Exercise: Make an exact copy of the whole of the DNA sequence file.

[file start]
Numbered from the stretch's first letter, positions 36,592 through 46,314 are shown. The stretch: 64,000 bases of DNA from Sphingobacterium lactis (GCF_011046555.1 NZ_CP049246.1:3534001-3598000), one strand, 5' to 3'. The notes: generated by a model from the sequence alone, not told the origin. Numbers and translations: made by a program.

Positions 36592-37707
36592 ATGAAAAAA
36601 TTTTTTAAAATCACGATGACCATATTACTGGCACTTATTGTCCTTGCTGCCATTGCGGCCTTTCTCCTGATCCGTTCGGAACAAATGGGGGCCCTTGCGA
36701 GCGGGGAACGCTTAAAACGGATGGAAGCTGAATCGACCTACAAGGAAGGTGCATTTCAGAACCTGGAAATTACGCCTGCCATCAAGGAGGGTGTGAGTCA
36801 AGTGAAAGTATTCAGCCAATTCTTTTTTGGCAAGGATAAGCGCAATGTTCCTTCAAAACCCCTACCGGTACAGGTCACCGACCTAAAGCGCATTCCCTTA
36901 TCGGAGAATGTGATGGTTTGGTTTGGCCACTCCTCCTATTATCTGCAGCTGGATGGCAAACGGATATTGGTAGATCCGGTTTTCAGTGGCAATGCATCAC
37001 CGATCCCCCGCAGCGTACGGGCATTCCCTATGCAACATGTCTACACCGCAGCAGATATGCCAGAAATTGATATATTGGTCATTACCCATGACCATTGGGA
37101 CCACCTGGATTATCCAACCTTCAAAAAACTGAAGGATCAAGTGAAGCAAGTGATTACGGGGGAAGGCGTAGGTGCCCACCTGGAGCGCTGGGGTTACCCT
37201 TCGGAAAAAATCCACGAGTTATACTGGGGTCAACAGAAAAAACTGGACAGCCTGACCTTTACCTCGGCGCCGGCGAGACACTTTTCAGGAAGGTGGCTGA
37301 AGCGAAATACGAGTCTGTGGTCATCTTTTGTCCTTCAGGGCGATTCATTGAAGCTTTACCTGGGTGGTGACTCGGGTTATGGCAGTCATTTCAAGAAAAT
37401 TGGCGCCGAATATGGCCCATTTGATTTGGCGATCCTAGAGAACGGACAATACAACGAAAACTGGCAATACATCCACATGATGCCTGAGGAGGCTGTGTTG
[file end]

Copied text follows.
Numbered from the stretch's first letter, positions 36,592 through 46,314 are shown. The stretch: 64,000 bases of DNA from Sphingobacterium lactis (GCF_011046555.1 NZ_CP049246.1:3534001-3598000), one strand, 5' to 3'. The notes: generated by a model from the sequence alone, not told the origin. Numbers and translations: made by a program.

Positions 36592-37707
36592 ATGAAAAAA
36601 TTTTTTAAAATCACGATGACCATATTACTGGCACTTATTGTCCTTGCTGCCATTGCGGCCTTTCTCCTGATCCGTTCGGAACAAATGGGGGCCCTTGCGA
36701 GCGGGGAACGCTTAAAACGGATGGAAGCTGAATCGACCTACAAGGAAGGTGCATTTCAGAACCTGGAAATTACGCCTGCCATCAAGGAGGGTGTGAGTCA
36801 AGTGAAAGTATTCAGCCAATTCTTTTTTGGCAAGGATAAGCGCAATGTTCCTTCAAAACCCCTACCGGTACAGGTCACCGACCTAAAGCGCATTCCCTTA
36901 TCGGAGAATGTGATGGTTTGGTTTGGCCACTCCTCCTATTATCTGCAGCTGGATGGCAAACGGATATTGGTAGATCCGGTTTTCAGTGGCAATGCATCAC
37001 CGATCCCCCGCAGCGTACGGGCATTCCCTATGCAACATGTCTACACCGCAGCAGATATGCCAGAAATTGATATATTGGTCATTACCCATGACCATTGGGA
37101 CCACCTGGATTATCCAACCTTCAAAAAACTGAAGGATCAAGTGAAGCAAGTGATTACGGGGGAAGGCGTAGGTGCCCACCTGGAGCGCTGGGGTTACCCT
37201 TCGGAAAAAATCCACGAGTTATACTGGGGTCAACAGAAAAAACTGGACAGCCTGACCTTTACCTCGGCGCCGGCGAGACACTTTTCAGGAAGGTGGCTGA
37301 AGCGAAATACGAGTCTGTGGTCATCTTTTGTCCTTCAGGGCGATTCATTGAAGCTTTACCTGGGTGGTGACTCGGGTTATGGCAGTCATTTCAAGAAAAT
37401 TGGCGCCGAATATGGCCCATTTGATTTGGCGATCCTAGAGAACGGACAATACAACGAAAACTGGCAATACATCCACATGATGCCTGAGGAGGCTGTGTTG